Therapeutic delivery of BiTE-secreting T cells improves tumor control and survival in an immunocompetent OC model
Given that FR-Bh T cells engaged/activated endogenous T cells in OC patient samples, we next tested the therapeutic delivery of FRα-directed BiTE-T cells in an immunocompetent OC mouse model. To do so, an aggressively growing and immunotherapy-resistant variant of the IE9-mp1 OC cell line29 was engineered to stably express hFRa (IE9-mp1-hFRa) and a chimeric BiTE specific for hFRa and mouse CD3ε was generated (hereafter referred to as FR-B) (online supplemental figure 6A). FR-B was confirmed to bind to both IE9-mp1-hFRa target cells and mouse T cells (online supplemental figure 6B). FR-B-secreting T cells (FR-B T cells) were generated with high efficiency from activated mouse splenocytes by retroviral transduction (figure 3A) and demonstrated robust killing and antigen-driven effector function in co-culture assays with IE9-mp1-hFRa, but not FRα- parental IE9-mp1 target cells (figure 3B). Like human FR-Bh T cells, transduced CD8+ and CD4+ FR-B T cells and accompanying UTD bystander T cells were activated in the presence of hFRa+ target cells (figure 3C), consistent with FR-B-mediated redirection of bystander T cells.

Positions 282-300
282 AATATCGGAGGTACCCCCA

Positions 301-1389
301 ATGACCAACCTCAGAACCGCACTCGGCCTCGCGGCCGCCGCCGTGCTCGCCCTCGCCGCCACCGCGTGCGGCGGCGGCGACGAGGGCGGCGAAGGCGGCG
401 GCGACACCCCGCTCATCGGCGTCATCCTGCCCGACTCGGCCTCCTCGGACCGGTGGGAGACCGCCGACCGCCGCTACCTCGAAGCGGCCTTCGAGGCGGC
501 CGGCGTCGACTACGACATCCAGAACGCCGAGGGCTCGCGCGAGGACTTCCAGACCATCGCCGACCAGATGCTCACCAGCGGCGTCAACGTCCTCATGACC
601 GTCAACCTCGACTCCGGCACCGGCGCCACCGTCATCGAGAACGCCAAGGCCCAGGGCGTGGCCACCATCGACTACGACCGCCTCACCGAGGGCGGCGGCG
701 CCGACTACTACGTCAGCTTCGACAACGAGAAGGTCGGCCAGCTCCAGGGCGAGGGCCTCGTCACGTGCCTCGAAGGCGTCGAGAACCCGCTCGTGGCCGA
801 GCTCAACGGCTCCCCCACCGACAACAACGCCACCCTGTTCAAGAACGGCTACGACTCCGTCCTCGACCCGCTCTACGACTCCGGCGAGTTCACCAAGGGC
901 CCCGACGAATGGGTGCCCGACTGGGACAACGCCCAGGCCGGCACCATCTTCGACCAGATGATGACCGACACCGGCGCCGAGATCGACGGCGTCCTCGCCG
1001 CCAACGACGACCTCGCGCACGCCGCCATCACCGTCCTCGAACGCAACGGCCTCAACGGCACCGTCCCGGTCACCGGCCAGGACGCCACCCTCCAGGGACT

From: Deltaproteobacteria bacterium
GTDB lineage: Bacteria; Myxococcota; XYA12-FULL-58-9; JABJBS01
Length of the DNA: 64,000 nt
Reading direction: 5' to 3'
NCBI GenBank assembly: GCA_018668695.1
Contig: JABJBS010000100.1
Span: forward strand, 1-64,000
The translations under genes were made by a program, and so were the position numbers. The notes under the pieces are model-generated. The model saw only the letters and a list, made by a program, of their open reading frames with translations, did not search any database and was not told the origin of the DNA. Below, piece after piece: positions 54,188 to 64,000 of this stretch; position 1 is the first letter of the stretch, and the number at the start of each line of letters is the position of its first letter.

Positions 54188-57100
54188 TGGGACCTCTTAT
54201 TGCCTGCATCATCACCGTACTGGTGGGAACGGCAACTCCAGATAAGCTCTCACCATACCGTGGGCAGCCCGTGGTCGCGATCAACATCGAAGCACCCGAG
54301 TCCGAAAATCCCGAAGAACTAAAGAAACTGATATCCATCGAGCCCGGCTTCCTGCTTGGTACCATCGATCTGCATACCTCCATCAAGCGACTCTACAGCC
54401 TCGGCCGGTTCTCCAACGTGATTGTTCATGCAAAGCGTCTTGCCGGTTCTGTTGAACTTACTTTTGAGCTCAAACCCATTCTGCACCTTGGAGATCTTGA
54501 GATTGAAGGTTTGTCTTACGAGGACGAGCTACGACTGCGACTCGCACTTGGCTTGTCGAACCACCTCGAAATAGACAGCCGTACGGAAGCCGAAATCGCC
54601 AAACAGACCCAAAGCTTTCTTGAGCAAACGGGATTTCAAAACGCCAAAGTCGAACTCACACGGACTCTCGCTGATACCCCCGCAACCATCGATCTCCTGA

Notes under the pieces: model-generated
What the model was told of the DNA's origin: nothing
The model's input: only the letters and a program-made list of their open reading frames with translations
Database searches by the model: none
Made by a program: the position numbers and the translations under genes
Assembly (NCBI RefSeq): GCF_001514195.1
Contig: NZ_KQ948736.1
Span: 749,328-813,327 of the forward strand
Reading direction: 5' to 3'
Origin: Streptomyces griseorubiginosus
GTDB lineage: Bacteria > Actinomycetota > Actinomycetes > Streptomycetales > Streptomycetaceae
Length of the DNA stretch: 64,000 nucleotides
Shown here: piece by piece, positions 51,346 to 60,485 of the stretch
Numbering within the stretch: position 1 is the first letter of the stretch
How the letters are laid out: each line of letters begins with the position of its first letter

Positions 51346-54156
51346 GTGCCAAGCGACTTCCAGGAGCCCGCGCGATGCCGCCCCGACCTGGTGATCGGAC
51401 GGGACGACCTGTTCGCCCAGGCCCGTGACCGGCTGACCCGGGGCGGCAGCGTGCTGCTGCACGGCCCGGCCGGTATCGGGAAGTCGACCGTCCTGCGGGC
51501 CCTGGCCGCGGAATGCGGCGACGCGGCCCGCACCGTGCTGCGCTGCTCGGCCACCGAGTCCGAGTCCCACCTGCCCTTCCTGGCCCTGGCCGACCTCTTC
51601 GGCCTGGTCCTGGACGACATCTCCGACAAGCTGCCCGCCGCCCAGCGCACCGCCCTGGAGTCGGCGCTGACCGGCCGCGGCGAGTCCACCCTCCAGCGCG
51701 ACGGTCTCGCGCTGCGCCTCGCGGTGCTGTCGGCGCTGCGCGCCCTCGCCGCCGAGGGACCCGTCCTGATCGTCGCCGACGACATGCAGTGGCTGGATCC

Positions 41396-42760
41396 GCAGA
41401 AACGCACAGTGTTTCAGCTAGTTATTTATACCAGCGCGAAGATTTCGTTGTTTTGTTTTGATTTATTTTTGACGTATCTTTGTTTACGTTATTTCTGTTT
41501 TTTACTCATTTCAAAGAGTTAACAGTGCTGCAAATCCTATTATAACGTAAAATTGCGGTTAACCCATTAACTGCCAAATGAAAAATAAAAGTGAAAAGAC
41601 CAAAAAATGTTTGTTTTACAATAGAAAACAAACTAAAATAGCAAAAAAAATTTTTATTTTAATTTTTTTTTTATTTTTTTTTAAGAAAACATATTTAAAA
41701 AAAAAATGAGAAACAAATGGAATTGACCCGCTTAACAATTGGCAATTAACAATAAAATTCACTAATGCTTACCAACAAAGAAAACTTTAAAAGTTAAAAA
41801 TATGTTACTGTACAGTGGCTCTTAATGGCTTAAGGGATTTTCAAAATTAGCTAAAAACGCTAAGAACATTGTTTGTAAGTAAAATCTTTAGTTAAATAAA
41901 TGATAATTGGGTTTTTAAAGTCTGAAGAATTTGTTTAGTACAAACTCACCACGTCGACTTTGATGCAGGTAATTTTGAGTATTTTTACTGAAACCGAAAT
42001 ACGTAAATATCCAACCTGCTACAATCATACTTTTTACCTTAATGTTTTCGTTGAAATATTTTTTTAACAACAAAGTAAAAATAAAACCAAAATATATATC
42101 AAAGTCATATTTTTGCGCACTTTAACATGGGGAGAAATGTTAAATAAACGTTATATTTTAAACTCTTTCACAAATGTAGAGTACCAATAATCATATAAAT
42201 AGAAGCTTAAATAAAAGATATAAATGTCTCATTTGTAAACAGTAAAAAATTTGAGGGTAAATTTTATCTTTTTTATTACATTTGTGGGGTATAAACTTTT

To evaluate FR-B T cells therapeutically, IE9-mp1-hFRa tumor-bearing mice were treated with FR-B or unarmed control T cells (either UTD or T cells engineered to express a Luc-GFP fusion protein) and monitored for tumor progression and survival (figure 3D). As localized delivery of adoptively transferred CAR-T cells directly into the peritoneal OC TME can effectively control OC progression,30–32 tumor-bearing mice were treated by IP injection of T cells. Locoregional delivery of FR-B T cells significantly delayed OC progression compared with control T cells (figure 3D, median survival for unarmed control T cells of 36.5 days compared with 51 days for FR-B T cells) and this effect was confirmed in the subcutaneous Pan02-hFRa tumor model (online supplemental figure 6C). Consistent with data from patients with OC demonstrating endogenous T-cell activity in response to secreted BiTEs, lymphodepletion of mice prior to implanting IE9-mp1-hFRa tumors and infusing FR-B T cells led to early tumor progression similar to treatment with unarmed T cells (online supplemental figure 6D), confirming endogenous T cells are required for optimal tumor control following ACT with FR-B T cells. Analysis of TILs (solid tumor) and TALs (ascites) from IE9-mp1-hFRa tumor-bearing mice at experimental endpoint (due to progressive disease) revealed limited persistence of FR-B T cells (online supplemental figure 6E), suggesting that tumor outgrowth was associated with clearance of FR-B T cells.